- Solid standard library: We could use less external dependencies which would lead to a more reliable and maintainable system.
- Excellent tooling: Tools like the data race detector, the execution tracer,
gofmtare a huge advantage when building such a production system.
- Documentation: The language is easier to work with, when good documentation exists.
Overall, Go seemed like the right tool for the job.
scratchd: The new implementation
The name scratchd is short for “scratch daemon”, since the aforementioned log files were historically called “scratch logs”.
The new implementation is essentially an HTTP server and two work queues, one for persisting data to log files and one for persisting data to Kafka topics. We call the queues “backends”, goroutines that run concurrently with the HTTP server and are responsible for persisting the data.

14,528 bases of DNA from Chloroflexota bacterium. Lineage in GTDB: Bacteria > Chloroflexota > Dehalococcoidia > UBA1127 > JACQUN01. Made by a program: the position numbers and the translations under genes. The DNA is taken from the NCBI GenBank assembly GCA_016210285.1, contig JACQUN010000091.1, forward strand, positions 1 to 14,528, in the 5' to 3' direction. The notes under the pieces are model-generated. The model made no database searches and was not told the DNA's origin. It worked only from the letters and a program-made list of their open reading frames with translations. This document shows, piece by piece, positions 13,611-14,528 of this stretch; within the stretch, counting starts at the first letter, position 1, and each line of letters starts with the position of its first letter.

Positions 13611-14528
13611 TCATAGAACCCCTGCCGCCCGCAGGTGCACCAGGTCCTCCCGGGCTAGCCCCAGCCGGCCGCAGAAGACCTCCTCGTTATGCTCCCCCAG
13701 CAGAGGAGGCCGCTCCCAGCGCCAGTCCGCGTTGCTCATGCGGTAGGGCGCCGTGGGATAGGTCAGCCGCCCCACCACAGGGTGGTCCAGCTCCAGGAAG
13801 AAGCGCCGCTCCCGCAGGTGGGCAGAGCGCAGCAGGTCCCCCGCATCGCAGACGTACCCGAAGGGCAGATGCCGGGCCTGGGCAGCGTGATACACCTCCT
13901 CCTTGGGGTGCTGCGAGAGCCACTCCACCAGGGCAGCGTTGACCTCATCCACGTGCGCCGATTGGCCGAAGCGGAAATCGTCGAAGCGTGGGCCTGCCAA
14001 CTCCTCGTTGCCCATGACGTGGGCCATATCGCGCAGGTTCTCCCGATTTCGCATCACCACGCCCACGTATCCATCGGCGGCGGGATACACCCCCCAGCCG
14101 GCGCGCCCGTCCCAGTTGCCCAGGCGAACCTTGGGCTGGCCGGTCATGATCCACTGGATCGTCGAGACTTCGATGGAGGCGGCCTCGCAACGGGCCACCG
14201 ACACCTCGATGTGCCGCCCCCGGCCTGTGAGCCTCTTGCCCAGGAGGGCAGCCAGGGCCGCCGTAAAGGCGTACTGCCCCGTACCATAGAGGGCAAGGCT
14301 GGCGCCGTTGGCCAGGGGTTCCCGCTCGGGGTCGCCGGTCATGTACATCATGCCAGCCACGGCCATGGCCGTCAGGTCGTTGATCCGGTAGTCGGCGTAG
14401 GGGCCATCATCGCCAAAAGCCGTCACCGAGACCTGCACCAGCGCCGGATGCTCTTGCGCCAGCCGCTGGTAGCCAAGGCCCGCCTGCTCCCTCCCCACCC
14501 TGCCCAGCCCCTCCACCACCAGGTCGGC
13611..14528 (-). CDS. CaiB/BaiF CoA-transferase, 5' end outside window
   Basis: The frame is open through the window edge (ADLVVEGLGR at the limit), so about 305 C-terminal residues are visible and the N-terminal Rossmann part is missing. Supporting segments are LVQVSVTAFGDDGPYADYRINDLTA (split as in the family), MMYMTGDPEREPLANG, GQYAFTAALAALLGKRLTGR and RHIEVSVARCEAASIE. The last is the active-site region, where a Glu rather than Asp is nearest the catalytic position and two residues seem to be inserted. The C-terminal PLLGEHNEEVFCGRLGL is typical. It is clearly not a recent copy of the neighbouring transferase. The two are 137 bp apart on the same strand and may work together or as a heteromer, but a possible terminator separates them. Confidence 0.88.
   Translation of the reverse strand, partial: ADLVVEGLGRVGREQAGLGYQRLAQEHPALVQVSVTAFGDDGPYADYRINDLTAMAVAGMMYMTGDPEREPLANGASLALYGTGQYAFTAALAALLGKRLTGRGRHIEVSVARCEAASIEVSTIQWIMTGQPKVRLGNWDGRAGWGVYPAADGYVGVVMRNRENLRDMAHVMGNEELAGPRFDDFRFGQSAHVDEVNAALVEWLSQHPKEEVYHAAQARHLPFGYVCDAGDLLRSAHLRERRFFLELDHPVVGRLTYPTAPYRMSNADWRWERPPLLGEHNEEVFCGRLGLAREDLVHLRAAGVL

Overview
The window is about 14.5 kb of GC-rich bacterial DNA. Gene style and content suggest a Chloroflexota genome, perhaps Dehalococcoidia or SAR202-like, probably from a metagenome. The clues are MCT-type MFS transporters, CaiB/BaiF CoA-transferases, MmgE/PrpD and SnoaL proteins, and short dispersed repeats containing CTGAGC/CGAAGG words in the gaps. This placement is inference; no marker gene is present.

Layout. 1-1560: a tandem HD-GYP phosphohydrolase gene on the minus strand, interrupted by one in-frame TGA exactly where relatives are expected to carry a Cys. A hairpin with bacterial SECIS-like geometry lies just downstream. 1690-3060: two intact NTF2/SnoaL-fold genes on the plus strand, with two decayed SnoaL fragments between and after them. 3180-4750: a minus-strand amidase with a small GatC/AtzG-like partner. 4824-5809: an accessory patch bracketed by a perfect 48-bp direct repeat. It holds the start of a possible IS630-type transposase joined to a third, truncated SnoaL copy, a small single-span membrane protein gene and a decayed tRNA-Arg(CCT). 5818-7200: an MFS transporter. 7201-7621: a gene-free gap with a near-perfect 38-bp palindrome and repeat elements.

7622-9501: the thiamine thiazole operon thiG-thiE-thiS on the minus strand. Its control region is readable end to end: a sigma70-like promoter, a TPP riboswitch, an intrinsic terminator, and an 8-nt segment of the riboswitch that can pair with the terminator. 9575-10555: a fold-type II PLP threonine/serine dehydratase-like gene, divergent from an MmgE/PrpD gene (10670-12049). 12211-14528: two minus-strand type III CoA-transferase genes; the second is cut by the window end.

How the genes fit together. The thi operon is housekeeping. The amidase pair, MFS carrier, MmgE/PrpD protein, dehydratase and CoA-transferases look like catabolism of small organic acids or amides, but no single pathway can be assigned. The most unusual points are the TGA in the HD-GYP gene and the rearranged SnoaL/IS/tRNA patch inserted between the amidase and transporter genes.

The core entity which is passed around in different channels is
The definition of a backend is the following:
Each incoming request results in a new
Line value which is then
passed to the backends. The flow is illustrated in the following diagram:
Each circle is a separate goroutine, gray arrows represent
being sent over channels and white arrows are data being persisted to some
kind of storage. (There are actually more moving parts that were taken out
for the sake of simplicity)
The process of an HTTP request lifecycle is the following:
- A tracking request comes in and is processed by the HTTP handler which
performs the following tasks:
- sanity/error checks on the request and exit early if it’s malformed
- converts the query parameters to JSON
- creates a
Linevalue and sends it to the backends for persistence, via buffered channels